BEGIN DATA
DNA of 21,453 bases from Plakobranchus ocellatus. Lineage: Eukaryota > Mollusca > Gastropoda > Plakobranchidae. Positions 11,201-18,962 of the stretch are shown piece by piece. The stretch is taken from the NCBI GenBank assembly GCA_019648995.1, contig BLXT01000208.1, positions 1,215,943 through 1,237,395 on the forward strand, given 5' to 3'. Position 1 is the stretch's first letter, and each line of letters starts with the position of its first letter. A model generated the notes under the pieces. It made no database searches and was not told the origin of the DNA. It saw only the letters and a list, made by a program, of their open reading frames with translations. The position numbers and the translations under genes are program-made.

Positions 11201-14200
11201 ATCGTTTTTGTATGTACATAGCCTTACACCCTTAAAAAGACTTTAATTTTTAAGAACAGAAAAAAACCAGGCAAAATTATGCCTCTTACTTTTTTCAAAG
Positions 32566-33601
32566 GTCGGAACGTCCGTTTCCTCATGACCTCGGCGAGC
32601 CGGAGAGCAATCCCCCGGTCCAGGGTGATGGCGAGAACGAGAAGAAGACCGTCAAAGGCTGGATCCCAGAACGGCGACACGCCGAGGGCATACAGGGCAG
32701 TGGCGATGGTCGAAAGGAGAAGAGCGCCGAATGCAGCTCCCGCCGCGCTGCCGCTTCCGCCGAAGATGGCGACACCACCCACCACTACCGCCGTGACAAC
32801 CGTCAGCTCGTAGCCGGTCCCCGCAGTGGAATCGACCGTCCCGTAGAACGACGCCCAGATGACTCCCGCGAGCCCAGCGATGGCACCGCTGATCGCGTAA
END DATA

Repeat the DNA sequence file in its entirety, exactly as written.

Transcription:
DNA of 21,453 bases from Plakobranchus ocellatus. Lineage: Eukaryota > Mollusca > Gastropoda > Plakobranchidae. Positions 11,201-18,962 of the stretch are shown piece by piece. The stretch is taken from the NCBI GenBank assembly GCA_019648995.1, contig BLXT01000208.1, positions 1,215,943 through 1,237,395 on the forward strand, given 5' to 3'. Position 1 is the stretch's first letter, and each line of letters starts with the position of its first letter. A model generated the notes under the pieces. It made no database searches and was not told the origin of the DNA. It saw only the letters and a list, made by a program, of their open reading frames with translations. The position numbers and the translations under genes are program-made.

Positions 11201-14200
11201 ATCGTTTTTGTATGTACATAGCCTTACACCCTTAAAAAGACTTTAATTTTTAAGAACAGAAAAAAACCAGGCAAAATTATGCCTCTTACTTTTTTCAAAG
Positions 32566-33601
32566 GTCGGAACGTCCGTTTCCTCATGACCTCGGCGAGC
32601 CGGAGAGCAATCCCCCGGTCCAGGGTGATGGCGAGAACGAGAAGAAGACCGTCAAAGGCTGGATCCCAGAACGGCGACACGCCGAGGGCATACAGGGCAG
32701 TGGCGATGGTCGAAAGGAGAAGAGCGCCGAATGCAGCTCCCGCCGCGCTGCCGCTTCCGCCGAAGATGGCGACACCACCCACCACTACCGCCGTGACAAC
32801 CGTCAGCTCGTAGCCGGTCCCCGCAGTGGAATCGACCGTCCCGTAGAACGACGCCCAGATGACTCCCGCGAGCCCAGCGATGGCACCGCTGATCGCGTAA